A new four-week waiting time standard for children and young people referred for mental health treatment by GPs and other professionals is to be trialled, the Government has announced.
The first pilot sites will be finalised in the autumn and it is expected that between 20% and 25% of the country will have measures in place by the end of 2022/23, according to a green paper published yesterday.
GPs have welcomed the plans, which have been developed by the Department of Health and Social Care and Department for Education, and stressed the importance of early intervention.
However, they also highlighted that workforce issues faced by mental health services could pose a ‘challenge’ to meeting the new waiting times.
Yesterday’s announcement follows a consultation on children and young people’s mental health support, which ended in March 2018 and received more than 2,700 responses.
Other proposals in the green paper include the introduction of designated senior leads for mental health in schools and colleges, and CCG-funded mental health support teams, designed with input from teachers.
In its response to the consultation, published yesterday, the Government said: ‘From 2018, pilot areas will seek to start planning for and then providing access to evidence-based treatment on average within four weeks.’
It said pilots would take place in ‘trailblazer’ areas that would likely cover populations larger than those attached to the new mental helath support teams due to the range of numebrs of schools in different CCGs.
Pilots will be expected to achieve the four-week waiting time ambition ‘for as many children and young people as possible, based on need’ and will apply to ‘all referral routes’ inlcuding self-referral, or referrals through GPs, said the Government.
However, it added that ‘children in crisis will continue to be seen much quicker, as is currently the case’.
The document, which was presented to parliament by the health secretary and education secretary, said that while the waiting time proposals will initially only be introduced in certain areas, the future ambition is to implement the approach ‘across 20-25% of the country by end of 2022/23’.
The pilot sites will be used to ‘establish a clear understanding of the costs, benefits, challenges and indicators of success of introducing a four-week wait,’ it said.
Academic GP and RCGP clinical fellow for mental health Dr Faraz Mughal said: ‘Piloting these waiting standards around the country can only be beneficial for young people and their families.’
However, he added: ‘It could be a challenge in terms of meeting the waiting times, as child and adolescent mental health services (CAMHS) have a workforce issue, especially in consultants and psychiatry doctors.’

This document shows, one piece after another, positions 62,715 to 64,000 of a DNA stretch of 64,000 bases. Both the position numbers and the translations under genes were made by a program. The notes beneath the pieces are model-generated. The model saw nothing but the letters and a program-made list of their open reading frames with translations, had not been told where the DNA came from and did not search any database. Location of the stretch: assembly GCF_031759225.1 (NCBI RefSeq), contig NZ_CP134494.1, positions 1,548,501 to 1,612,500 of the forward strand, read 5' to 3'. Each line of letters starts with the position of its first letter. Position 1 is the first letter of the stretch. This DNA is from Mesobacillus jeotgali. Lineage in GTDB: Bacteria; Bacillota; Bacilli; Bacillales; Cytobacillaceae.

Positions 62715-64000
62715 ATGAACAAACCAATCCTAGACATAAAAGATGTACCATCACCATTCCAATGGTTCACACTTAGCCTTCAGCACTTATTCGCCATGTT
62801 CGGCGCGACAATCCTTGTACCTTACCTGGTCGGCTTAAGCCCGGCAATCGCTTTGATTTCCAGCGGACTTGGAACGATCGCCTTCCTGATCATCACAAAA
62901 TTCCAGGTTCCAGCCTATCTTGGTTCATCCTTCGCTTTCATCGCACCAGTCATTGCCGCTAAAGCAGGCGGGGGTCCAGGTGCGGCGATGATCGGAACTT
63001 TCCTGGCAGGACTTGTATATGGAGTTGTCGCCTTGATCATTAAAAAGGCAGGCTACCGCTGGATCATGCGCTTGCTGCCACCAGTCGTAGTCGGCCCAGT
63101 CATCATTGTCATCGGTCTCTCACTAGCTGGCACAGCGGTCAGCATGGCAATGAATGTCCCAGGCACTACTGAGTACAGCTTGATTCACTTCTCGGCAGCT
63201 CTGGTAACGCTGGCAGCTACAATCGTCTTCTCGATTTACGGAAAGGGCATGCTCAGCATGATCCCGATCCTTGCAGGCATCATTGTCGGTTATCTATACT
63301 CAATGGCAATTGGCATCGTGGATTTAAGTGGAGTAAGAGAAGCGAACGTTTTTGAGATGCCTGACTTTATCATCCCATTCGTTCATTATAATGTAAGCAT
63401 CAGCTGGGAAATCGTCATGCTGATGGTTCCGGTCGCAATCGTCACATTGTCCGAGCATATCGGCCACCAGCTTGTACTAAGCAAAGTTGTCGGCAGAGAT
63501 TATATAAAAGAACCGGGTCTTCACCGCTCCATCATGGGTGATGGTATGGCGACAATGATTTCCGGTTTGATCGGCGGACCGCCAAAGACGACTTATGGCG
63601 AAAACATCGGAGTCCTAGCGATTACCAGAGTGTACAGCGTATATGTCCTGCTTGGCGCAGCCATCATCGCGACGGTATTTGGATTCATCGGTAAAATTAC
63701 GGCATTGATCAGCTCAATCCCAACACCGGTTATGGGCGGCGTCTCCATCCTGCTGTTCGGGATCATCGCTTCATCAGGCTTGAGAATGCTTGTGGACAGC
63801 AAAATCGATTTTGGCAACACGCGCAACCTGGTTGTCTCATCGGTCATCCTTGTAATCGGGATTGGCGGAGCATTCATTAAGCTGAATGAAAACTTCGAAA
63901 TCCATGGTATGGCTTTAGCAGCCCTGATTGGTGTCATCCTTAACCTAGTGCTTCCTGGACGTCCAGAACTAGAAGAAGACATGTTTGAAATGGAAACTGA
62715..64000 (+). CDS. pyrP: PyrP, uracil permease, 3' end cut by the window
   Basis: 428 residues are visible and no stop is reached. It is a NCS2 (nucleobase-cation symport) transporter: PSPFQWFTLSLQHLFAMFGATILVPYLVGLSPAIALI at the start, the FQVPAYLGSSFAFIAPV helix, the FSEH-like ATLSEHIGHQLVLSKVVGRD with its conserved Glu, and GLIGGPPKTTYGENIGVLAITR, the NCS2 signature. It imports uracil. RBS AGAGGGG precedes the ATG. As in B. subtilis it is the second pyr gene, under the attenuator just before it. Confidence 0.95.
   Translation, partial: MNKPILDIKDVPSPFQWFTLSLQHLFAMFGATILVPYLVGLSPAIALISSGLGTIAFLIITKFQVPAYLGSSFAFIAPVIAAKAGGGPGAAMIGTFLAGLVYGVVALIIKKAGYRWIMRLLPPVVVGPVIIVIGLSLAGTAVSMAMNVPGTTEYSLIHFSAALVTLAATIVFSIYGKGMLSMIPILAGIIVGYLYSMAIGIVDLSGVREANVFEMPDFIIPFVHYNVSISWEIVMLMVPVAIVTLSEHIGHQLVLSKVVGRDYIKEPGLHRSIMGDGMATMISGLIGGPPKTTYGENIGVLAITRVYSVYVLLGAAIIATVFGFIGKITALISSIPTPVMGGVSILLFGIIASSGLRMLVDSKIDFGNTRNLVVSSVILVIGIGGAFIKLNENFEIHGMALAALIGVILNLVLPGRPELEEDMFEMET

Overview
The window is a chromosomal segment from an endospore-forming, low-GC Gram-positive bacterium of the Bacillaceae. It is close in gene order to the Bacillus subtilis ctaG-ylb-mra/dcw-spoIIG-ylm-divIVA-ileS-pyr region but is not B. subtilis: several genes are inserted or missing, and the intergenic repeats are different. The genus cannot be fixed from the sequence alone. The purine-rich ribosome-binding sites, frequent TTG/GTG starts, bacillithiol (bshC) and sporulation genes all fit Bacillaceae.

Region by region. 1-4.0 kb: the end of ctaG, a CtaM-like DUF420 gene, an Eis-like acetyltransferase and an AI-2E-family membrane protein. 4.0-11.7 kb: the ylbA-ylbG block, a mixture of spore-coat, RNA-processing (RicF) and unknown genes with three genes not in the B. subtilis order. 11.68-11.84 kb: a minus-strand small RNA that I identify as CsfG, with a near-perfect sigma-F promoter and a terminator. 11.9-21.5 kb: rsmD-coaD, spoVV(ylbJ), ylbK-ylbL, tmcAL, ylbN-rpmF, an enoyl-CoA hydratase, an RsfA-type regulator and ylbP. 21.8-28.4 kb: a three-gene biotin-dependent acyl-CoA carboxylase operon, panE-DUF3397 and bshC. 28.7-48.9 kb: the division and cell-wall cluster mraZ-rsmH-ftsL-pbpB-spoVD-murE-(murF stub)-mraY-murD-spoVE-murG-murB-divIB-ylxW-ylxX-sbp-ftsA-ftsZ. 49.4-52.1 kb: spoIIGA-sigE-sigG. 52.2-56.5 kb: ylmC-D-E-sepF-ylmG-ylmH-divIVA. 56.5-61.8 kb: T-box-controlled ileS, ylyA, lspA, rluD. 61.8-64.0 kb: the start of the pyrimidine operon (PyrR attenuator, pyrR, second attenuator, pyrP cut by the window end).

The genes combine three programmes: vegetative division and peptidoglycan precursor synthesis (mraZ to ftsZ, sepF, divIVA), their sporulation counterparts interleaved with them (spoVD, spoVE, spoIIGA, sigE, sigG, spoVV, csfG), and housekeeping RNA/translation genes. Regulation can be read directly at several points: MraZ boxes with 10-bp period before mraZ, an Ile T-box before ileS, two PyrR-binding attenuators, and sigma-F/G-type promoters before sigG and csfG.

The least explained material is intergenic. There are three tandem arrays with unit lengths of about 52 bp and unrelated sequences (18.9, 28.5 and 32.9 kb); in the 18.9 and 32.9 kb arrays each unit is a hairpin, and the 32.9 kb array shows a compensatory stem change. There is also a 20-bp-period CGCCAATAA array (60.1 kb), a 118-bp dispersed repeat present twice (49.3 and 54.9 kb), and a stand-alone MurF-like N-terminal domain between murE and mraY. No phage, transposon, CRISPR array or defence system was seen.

He noted there were delays in people being assessed in CAMHS services.
‘The main point is to highlight that an early assessment and early identification of mental health problems in young people can then lead to an improvement in care and early intervention,’ said Dr Mughal.
‘Take the example of someone who is having self-harming thoughts or who has self-harmed in the past – if they are having to wait six to eight months for an initial assessment, and I have heard stories that this does occur, then they are at risk of doing serious or even fatal self-harm,’ he said.
Currently these patients are ‘slowly being put in GP’s hands, the community services hands, and are not getting the expertise that they need,’ he added.
NHS England said it will shortly be in contact with regions that meet the criteria for trialling the waiting-time targets, with confirmation of the pilots in the autumn.
Pilots of the waiting time targets – and also the mental health support teams and designated senior leads for mental health in schools and colleges – will be funded by CCGs. They are due to be in place in 10 to 20 regions by the end of 2019.
Child and adolescent mental health services in England
In 2015, it was reported that NHS spending on child and adolescent mental health services had fallen 6% in real terms since 2009/10, with almost £50m less spent on Child and Adolescent Mental Health Services (CAMHS) in 2012/13 than in 2009/10.
GPs then raised concerns in a 2016 Pulse survey, which found the majority of GPs felt they have to diagnose child and adolescent mental health disorders ‘above their level of competence’ due to a marked deterioration in access to specialist services.
Following this, Pulse revealed an increasing number of vulnerable children were being refused vital mental health treatment despite it being recommended by their GP. In figures obtained from 15 mental health trusts, it was shown that 60% of GP referrals to CAMHS led to no treatment and a third were not even assessed.
Pulse later found that five areas in England were planning to cut spending on mental health services in 2017/18, despite being told by NHS England to increase spending in line with physical health spending.
This year, the Government has announced a new £25m three-year investment programme for eight communities worst affected by suicide across England, which aims to improve suicide prevention strategies and help drive better surveillance and collection of data on suicide, attempted suicide, and self-harm.